the county jail to see the negro, Henry
foeals, charged with stealing the horse
of Mrs. F. W. Boege, of Whiteville.
While he is reasonably certain that
Seals is the man, he preferred to
send for some one who knows posi
tively, so he wired Sheriff J. G. Butler
to send a man over at once. He says
that Seals, or W. H. Humphrey as he
was known around Whiteville, tried to
steal a valuable mule the same night
the horse-was taken from Mrs. Boege.
The animal proved very vicious, how
ever, and the negro succeeded in get
ting away with nothing more than a
bridle, which he used on the horse
stolen later in the night. Officer
Maultsby is also informed that the
negro is wanted in Marion, S. C, for
burglary, and the prisoner, has been
heard to say that he was afraid to go
to Marion as there was danger of his
being lynched if he did so.
Marriage at Point Caswell.
Mr. T. H. Foyles,-. of Lawndale,
Cleveland county, and Miss Caldonia
Pridgen, of Point Caswell, were mar
ried at the residence of the bride's
brother, Mr. William Pridgen, of
Point Caswell, yesterday afternoon at
three o'clock. The officiating minister
was the Rev. R. H. Hewlett, of Ma
sonboro Sound. It was a quiet home
wedding and only a few intimate
friends of the family were present.
Mr. and Mrs. Foyles came on down to
the city and spent the night here.
The leave this morning for Lawn
DROUGHT IS BROKEN.
Refreshing Rains Fell Yesterday
and Last Night in Wil
mington Section. -
RALEIGH QETS HEAVY FALL;
The Whole Southeastern Section Favored
More? or Less-Bat It Is Feared That
the Rains Are Too Late to Pre
vent loury to the Crops.
It looks now as if the drought which
has prevailed so long in this section of
the State is broken. Wilmington
didn't get very much of a rain yester
day, but the indications are good for
more here, while along the roads lead
ing into the city good rains are re
ported as having fallen. .
Passengers who came in on the At
Untie & Yadkin road l&st night stated
that good rains fell between San ford
and Wilmington. Beyond Sanford it
is believed that heavy rain fell. Pas
sengers' on the Wilmington & Weldon
railroad brought similarly encourag
ing news. Points-on this road also re
ceived some rain Tuesday afternoon
and last night.
The best part of yesterday's rains
seems to have fallen in the central part
of the State. Raleigh got 1.58 inches
up to nine o'clock last night and at
that hour it was still raining. At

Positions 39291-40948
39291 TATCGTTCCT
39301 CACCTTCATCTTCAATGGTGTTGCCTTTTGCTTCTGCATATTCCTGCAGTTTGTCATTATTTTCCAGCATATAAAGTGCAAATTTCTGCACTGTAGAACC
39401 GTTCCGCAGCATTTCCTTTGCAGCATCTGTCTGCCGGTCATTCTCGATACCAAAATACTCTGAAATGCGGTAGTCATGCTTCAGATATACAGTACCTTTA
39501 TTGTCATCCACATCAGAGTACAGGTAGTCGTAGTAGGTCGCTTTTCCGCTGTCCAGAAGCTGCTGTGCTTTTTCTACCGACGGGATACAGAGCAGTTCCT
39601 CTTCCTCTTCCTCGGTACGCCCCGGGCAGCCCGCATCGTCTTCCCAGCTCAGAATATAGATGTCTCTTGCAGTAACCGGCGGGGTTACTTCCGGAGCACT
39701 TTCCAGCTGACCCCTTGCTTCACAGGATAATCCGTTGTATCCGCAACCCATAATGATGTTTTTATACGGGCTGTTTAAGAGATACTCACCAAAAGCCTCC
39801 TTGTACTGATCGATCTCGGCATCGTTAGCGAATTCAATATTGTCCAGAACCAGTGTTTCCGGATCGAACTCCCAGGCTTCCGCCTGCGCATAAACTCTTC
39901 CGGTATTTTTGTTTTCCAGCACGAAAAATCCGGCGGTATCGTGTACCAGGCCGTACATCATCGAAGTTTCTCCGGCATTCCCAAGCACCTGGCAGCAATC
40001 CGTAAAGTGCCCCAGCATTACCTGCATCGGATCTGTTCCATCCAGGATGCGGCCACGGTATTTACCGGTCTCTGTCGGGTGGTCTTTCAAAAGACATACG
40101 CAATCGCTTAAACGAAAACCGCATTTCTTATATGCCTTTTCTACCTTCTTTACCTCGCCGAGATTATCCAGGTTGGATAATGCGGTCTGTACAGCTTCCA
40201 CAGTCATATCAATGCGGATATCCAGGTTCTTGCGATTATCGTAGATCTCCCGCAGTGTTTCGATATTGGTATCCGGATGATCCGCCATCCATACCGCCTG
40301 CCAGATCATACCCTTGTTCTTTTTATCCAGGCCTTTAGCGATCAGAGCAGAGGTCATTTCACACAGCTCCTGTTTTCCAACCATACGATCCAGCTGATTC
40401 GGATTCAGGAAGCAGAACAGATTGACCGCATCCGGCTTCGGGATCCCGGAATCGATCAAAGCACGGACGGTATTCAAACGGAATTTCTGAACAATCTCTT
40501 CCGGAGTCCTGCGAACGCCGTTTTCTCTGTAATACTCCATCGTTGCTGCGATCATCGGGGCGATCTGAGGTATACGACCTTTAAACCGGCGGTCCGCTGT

Charlotte there was considerably less
rain only forty-eight hundredths of
an inch. At Charleston there was
only a trace of rain.
The indications for to day are for
local rains and it is doubtless safe to
predict that there will be an abund
ance of rain falling now. The only
question is, will the rain be in time to
save the crops? There is no denying
the fact that the farmers of this
section have been threatened with
a damage from drought that
it is appalling to consider.
The rain 'will prevent the damage
from growing heavier, but is hardly
possible for it to correct the losses al
ready sustained from the prolonged
dry weather. The rain, for instance,
can not do much for peanuts. Mr.
F. P. Lidburg, a well known grower
.of Ashton, said in conversation with a
Star representative that peanuts have
not more than two weeks in which to
make. At present he has found by
close personal examination that there
is not half a crop already made, though
this applies particularly to the Virginia
pea, the Spanish nuts having stood
the drought much better and the North
Carolina variety not being damaged
very severely. Mr. J. T. Foy, of Scott's
Hill, was also interviewed with regard
to the peanut crop and he said that a
loss had already been sustained.
Regarding cotton and corn, Judge
T. A. McNeill, of Lumberton, who
arrived in the city yesterday, is author
ity for the statement that throughout
his section cotton is cut off from a half
to two thirds and corn one half. Mr.
S. P. McNair. who is right from a trip
through Bladen county, states that the
crop out look there is not altogether un
favorable, as local rains recently have
gone a long way towards correcting
the evil results of the drought.
SHOT FROM AMBUSH.
Mr. Koah BIssett, of Glover, Was Fired
Into Friday Night by Two Men.
I Not Seriously Hurt.
Special Star Correspondence.
Spring Hope, N. C, August 28.
News has just reached here of the
shooting of Mr. Noah Bissett, of Glover,,
a postoffice about eight miles south of